Lowe's (LOW -1.31%) reported fourth-quarter and fiscal 2021 results before the markets opened on Wednesday, Feb. 23. The figures were better than expected, and the stock was up as much as 5% before giving up those gains as of this writing.
Rising home values encourage homeowners to invest in their homes, fueling demand for home improvement retailers. Lowe's is benefiting from that trend and lifting its forecast for 2022.
Soaring home values spur home improvement
In its fiscal fourth quarter ended Jan. 28, Lowe's generated sales of $21.3 billion. That was 5% higher than in the same quarter of the prior year. Sales growth is slowing considerably from surging levels. In the same quarter last year, revenue increased by 26.7%. So it's understandable that it would moderate as economies reopen and consumers have more to do with their time and money.
Still, management sounded an optimistic tone in the press release accompanying the fourth-quarter and 2021 results. Marvin Ellison, Lowe's chairman and CEO, said:
We delivered another year of outstanding performance in 2021, as we gained market share across DIY and Pro through our Total Home strategy. I would like to thank our front-line associates for their tremendous efforts this year. In 2021, we increased comparable sales by 6.9% while generating over 170 basis points of operating margin improvement, with our relentless focus on productivity and enhanced pricing strategies. We remain confident in the long-term strength of the home improvement market and our ability to expand operating margin.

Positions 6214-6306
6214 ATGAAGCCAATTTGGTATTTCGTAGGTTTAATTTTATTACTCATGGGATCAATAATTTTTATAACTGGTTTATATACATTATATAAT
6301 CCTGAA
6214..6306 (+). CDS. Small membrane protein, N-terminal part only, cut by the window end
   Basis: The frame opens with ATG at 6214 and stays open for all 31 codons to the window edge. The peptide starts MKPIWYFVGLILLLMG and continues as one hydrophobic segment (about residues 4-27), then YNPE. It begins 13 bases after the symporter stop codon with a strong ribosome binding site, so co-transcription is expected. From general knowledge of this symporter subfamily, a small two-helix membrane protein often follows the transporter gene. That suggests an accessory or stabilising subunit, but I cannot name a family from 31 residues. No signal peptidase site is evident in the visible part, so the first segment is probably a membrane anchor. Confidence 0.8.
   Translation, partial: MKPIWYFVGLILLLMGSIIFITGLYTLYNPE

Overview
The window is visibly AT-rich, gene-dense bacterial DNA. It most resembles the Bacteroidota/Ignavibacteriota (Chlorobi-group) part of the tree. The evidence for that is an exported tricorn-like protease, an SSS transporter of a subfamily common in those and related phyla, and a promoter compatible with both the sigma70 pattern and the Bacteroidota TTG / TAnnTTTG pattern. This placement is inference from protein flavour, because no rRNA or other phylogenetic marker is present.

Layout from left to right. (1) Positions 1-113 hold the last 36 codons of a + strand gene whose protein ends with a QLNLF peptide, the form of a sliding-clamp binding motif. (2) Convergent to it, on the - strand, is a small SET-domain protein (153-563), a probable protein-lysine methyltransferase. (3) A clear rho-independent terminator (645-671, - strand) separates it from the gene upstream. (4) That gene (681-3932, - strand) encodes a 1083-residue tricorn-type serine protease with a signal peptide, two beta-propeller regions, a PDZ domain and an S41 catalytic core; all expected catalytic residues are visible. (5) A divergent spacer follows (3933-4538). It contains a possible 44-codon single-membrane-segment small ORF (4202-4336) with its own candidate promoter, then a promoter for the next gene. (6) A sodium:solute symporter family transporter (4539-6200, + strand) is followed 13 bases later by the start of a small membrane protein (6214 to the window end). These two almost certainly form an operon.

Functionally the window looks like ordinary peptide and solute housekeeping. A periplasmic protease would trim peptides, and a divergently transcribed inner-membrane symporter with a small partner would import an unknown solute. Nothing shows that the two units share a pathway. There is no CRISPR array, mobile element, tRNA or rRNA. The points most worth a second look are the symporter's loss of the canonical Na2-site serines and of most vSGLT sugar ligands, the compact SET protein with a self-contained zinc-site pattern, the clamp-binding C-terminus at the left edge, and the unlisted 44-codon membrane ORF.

When home prices are rising, consumers feel better about investing in their homes, repurposing rooms and adding new spaces entirely. What's more, home prices are at record levels and rising fast. According to the Federal Reserve Bank of St. Louis, house prices in the U.S. soared by 17.9% in the fourth quarter of 2021. That's the fastest rate of increase in at least 40 years. Against that backdrop, it's no surprise that folks are redoing their kitchens or adding a new bedroom or even a theater for movie enthusiasts.
Rising sales helped lift operating income to $12 billion in the fiscal year ended Jan. 28 -- or a year-over-year increase of more than $2.4 billion. That's an impressive accomplishment, considering the inflationary pressures throughout economies worldwide. Lowe's boosted sales and controlled costs tightly at the same time, leading to an expansion of its operating profit margin from 10.77% to 12.5%.
Lowe's is working to hold gains from the pandemic boom
That said, 2022 will be more about sustaining rather than growing the business for Lowe's. In January, comparable-store sales (which measures sales at stores open for the previous 12 months and excludes the impact of new store openings or closings) decreased by 0.7%. Sure, management raised its revenue outlook for 2022 to a range of $96 billion to $98 billion. However, the midpoint of that target would be revenue growth of less than 1% over 2021.
Lowe's has grown revenue at a compound annual rate of 6.3% in the past decade. Shareholders did not expect surging revenue to last indefinitely. Now that sales are normalizing, it will be interesting to watch how consumer behavior evolves in 2022.